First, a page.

Price of Bread More than Doubles:
Mohammadreza Nazarnejad, head of the Sangak Bakers Union (sangak is a traditional sourdough whole wheat flatbread), spoke with ILNA news agency on March 22nd and noted that allowing the free market to dictate the price of flour has resulted in a drastic increase in the price of bread. He said:
“Since two years ago, a state directive ordered the Sangak breads to weigh 410 grams, reduced from the usual 500 grams, and the bread to be sold for 600 tomans. This gave rise to popular discontent. Presently, as the price of flour and wheat is allowed to float, the price of flour will double for the baker and therefore the price of bread can reach up to 2.5 times the current price.”
Every night in Iran, 4 million people go to bed hungry. Rouhani’s economic policies have only inflamed this problem.
Officials from All Three Branches of Iranian Government Implicated in $2.6 Embezzlement Scandal:
On February 27th, Rouhani gave a speech acknowledging a massive embezzlement scheme that occurred within the ranks of the regime. Rouhani said:
“A group evaded the nations’ interest in the name of bypassing sanctions. They took the people’s money and stole it. When I had previously talked about a theft case of around $1bn dollars, everyone was in awe. Now I must say the figure is not just $1bn, but in fact 2.6 billion dollars; yet we are not certain that this is all there is. There may be other issues that need to be discovered and confiscated.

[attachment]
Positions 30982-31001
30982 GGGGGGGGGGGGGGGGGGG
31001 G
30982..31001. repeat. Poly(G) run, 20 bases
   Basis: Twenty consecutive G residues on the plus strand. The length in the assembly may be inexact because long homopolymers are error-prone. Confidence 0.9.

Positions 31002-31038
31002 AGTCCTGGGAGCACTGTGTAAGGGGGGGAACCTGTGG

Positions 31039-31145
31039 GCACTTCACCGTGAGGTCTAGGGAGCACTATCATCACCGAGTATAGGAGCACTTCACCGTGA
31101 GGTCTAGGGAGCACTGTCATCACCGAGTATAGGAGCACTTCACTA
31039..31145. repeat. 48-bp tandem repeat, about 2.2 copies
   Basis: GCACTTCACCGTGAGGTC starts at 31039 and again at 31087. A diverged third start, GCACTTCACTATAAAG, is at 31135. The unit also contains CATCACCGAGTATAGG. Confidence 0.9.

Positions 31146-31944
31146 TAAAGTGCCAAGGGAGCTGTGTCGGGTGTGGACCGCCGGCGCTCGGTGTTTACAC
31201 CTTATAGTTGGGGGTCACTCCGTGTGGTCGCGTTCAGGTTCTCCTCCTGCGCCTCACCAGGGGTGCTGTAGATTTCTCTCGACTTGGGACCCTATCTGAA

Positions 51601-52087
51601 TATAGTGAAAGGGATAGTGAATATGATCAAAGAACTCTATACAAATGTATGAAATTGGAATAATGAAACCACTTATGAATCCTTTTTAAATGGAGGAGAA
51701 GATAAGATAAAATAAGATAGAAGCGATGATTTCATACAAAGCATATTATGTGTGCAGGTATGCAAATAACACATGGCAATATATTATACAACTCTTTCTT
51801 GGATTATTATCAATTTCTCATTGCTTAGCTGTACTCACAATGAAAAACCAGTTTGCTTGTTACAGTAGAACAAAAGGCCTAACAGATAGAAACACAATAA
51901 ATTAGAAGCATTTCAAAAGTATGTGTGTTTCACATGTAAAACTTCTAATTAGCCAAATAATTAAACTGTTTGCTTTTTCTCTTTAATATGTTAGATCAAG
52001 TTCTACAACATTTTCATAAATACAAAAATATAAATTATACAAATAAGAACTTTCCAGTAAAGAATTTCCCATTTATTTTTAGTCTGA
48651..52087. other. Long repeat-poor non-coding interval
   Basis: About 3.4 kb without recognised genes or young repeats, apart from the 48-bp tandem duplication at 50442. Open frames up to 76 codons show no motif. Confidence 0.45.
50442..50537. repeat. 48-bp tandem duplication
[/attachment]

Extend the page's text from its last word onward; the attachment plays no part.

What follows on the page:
Government officials placed the crude oil in the hands of one person to go and sell it. At least they should have given one consignment of oil, have him sell it and bring back the money to check the guy. They even gave him the oil money. This $2.6 billion that is mentioned is not all oil money. A large sum of cash was given to him to go pay our debts in various locations, and now it has become clear that it all has been embezzled.”
This is the largest case of financial corruption in Iran’s history. Judge Saraj, head of the country’s Inspection Organization, commented on the far reaching extent of the corruption seen in this case:
“This case was started from the fact that this group purchased a number of government factories. This group had hired influential people in the three branches (being the executive & presidency, legislation ad parliament, and the judiciary), so if any problems occurred they would resolve all the glitches by using their influence, and they did exactly that.”
Iran Now Has Third Worst Level of Economic Welfare of all Countries in the World:
Recently released World Bank statistics show that the economical welfare of Iran is only better than two countries, Belarus and Sudan, out of all the nations in the known world.
The difference between national gross production growth rate and the inflation rate was used to measure economical welfare in this study. The growth rate divided by the inflation rate reached -35% in Iran. For comparison, the world average is -3%.
These numbers are especially alarming for Iran when you consider that the -3% figure takes into account the recent economic downturn in Europe. The world average will be much higher when Europe eventually stabilizes, further highlighting the depressed situation in Iran.